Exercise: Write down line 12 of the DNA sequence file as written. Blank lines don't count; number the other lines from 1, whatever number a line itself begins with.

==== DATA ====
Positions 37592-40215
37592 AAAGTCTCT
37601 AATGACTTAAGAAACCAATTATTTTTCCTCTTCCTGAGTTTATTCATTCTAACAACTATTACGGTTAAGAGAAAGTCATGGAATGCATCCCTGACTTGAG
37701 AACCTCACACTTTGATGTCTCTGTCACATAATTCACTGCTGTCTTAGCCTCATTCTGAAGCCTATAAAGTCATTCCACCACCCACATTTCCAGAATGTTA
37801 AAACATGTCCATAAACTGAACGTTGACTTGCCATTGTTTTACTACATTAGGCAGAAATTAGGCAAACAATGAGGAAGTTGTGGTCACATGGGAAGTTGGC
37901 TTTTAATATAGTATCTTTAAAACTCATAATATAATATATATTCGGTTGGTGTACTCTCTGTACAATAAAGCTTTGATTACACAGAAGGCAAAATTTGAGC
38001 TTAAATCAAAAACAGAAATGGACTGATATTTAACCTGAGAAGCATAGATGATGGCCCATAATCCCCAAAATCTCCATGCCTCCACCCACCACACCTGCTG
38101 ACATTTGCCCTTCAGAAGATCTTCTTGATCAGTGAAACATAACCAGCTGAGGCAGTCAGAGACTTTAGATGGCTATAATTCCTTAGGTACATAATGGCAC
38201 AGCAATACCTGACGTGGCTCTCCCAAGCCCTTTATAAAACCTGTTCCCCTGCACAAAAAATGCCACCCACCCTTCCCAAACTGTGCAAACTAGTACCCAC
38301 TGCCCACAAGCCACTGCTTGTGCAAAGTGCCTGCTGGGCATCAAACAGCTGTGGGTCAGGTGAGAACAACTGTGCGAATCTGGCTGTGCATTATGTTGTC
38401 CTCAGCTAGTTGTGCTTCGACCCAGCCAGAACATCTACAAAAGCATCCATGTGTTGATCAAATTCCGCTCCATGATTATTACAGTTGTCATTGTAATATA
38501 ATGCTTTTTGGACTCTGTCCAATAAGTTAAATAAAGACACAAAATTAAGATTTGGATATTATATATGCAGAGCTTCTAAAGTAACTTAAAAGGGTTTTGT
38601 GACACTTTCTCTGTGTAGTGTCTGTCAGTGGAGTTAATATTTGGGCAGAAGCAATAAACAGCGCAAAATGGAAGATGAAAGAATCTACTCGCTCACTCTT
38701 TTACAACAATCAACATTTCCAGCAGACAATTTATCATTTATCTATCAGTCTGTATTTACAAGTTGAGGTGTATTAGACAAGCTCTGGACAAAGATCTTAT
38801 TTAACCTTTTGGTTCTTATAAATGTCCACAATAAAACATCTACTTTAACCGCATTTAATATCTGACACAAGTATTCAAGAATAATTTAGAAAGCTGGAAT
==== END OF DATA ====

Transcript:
38501 ATGCTTTTTGGACTCTGTCCAATAAGTTAAATAAAGACACAAAATTAAGATTTGGATATTATATATGCAGAGCTTCTAAAGTAACTTAAAAGGGTTTTGT